Keeping it fresh

 

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Imagine for a moment each Christmas you had to pass an exam on the same few passages of Scripture. There wouldn’t be any choice about this text, and you would always know in advance what the subject would be. But there would be no way of getting out of the exam.

That’s sometimes how it feels when it comes to preparing Christmas sermons and services. One way or another you are going to have to talk about Bethlehem, the shepherds, the wise men and angels (and presumably mention Jesus along the way!). You could of course reuse old material but it’s rather like reheating leftovers. The result might be tasty enough, but you know what you are serving isn’t fresh.

So how do you set about presenting the Christian message in a way that is attractive and engages newcomers or visitors? That’s an important question to answer, because if we’re not excited about the good news, then how can we expect others to rejoice at the birth of a Saviour?

Here are a few suggestions:

Have a big picture of what’s happening in the world. The nativity stories were set in a world of occupation, of corrupt government, where the poor were oppressed and many were forced to flee their homes as refugees. That’s in many way why they still speak to us, even though our circumstances may be different. Building links between the world of the Bible and what is happening today is, I find, always a productive exercise. And after a year of great political upheaval I can there are all kinds of connections to be made.

Have a big picture of the text. So often we treat the Christmas stories as self-contained units, as if they are stand alone stories that can simply be lifted from the Bible. But that’s not how they were written. Luke wants to show how the coming of Jesus is good news to the poor; Matthew wants to present Jesus as the expected Messiah; John wants us to wrestle with the wonder of the Word made flesh. Understanding the point and purpose of each gospel gives us so much fresh insight and when you add to the mix the Old Testament prophecies that prepared the way for Jesus, you have a rich blend of ingredients that I find is worth tucking into again and again.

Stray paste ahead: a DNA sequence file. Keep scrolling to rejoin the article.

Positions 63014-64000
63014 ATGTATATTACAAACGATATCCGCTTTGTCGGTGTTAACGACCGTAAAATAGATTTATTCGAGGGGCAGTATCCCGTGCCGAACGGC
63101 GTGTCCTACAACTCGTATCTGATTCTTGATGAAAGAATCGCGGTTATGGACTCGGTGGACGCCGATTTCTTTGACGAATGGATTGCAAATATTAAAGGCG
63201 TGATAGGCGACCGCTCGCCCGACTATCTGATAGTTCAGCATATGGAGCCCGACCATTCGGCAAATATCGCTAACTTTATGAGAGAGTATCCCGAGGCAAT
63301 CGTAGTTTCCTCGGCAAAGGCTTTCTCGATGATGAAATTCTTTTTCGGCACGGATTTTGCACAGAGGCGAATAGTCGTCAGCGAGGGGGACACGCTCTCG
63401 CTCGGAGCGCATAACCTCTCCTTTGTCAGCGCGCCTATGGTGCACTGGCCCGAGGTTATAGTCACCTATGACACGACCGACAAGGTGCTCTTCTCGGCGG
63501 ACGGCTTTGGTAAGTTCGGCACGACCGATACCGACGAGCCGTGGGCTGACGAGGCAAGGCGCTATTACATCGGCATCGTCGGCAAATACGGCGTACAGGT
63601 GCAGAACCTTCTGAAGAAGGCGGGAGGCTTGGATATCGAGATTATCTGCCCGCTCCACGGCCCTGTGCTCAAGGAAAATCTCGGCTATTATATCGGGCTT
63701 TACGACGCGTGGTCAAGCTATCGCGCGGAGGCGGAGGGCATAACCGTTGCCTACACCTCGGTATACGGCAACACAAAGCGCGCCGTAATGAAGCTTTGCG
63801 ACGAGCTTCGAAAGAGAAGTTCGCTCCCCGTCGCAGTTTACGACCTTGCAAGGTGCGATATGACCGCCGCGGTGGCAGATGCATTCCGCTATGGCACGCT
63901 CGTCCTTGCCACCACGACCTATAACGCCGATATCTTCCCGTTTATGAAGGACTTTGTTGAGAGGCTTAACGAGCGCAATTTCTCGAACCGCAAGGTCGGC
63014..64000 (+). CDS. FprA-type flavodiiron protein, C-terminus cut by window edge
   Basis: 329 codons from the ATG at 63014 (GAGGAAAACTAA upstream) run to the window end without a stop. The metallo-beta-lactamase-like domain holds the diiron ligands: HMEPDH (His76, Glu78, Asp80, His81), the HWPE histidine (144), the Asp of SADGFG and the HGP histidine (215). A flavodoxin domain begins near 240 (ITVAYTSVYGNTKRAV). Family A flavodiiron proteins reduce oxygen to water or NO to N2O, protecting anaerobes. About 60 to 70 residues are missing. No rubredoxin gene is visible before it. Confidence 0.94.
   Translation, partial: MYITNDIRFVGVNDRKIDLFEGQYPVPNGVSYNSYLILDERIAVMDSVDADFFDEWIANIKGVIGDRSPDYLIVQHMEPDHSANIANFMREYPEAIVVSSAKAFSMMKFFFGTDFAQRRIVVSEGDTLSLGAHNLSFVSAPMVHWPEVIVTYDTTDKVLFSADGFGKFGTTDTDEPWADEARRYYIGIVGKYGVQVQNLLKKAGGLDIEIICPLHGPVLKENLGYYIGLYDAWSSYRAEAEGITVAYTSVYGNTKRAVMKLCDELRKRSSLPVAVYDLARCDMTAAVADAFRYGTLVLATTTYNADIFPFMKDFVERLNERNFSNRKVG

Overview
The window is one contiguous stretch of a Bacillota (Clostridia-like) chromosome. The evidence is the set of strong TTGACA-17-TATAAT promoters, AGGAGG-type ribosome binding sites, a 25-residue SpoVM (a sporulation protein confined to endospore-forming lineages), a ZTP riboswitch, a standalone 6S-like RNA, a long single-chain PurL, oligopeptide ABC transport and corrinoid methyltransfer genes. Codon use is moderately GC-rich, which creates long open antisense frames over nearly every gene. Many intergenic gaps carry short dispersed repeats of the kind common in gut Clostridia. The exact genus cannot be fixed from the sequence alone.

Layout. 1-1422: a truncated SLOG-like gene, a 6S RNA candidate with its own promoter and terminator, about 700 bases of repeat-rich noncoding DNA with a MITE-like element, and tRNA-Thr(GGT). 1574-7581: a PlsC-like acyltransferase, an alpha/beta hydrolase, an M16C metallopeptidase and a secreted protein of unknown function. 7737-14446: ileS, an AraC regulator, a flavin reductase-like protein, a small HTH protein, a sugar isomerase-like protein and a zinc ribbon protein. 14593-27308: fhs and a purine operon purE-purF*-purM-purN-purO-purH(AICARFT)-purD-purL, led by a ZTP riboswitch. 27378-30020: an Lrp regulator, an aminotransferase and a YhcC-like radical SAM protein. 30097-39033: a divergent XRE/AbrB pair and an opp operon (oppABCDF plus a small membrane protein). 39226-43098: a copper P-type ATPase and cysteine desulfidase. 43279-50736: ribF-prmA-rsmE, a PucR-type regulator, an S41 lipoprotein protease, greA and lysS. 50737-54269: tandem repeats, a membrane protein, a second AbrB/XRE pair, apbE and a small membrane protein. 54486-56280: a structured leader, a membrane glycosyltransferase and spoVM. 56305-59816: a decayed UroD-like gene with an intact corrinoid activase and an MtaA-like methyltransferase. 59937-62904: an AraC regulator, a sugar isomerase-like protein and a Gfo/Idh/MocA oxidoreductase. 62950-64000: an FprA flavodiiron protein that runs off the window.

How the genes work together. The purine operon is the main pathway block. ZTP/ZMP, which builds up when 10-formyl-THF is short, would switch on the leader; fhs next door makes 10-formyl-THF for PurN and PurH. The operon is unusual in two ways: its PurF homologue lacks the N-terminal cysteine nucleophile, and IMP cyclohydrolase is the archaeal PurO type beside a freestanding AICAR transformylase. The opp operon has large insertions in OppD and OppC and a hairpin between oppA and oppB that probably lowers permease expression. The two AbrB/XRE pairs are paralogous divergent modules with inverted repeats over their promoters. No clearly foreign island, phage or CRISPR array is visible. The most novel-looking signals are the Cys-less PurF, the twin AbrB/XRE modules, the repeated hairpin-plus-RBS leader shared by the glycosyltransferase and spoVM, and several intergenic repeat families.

Have a big picture of God. We can be so dull to the message of the angels that we fail to hear what they are saying. We have a Saviour who rescues us from our sins. We have a king to whom the nations will come. We have the presence of God Immanuel in our lives. If these truths do not move our hearts and cause us to worship and praise, what will? As I come to the end of this year, I cannot help think of the way our church has grown, and how people have come to faith. The message of the angels is still true today, and God is still able to bring about the miracle of new birth. We have a God who can do immeasurably more than we can ever ask or imagine, so how dare we try to confine and Him in the confines of a manger!

Of course I realise that some may come to our Christmas services to try and escape from the realities of this world, and often for good reason. They may want to hear the same, small stories, and they may want only to think about baby Jesus in a manger. It can be very easy to become frustrated or judgemental about such expectations. That’s why the other added ingredient in all the Christmas preparation has to be the Holy Spirit, so that our message is seasoned with the same love of Christ that we are talking about. Because at the end of the day, no matter how well anyone presents the Christmas message, it is only the Holy Spirit who will open eyes and ears to the truth of the word.

And when that happens, that is the greatest miracle of all.

 

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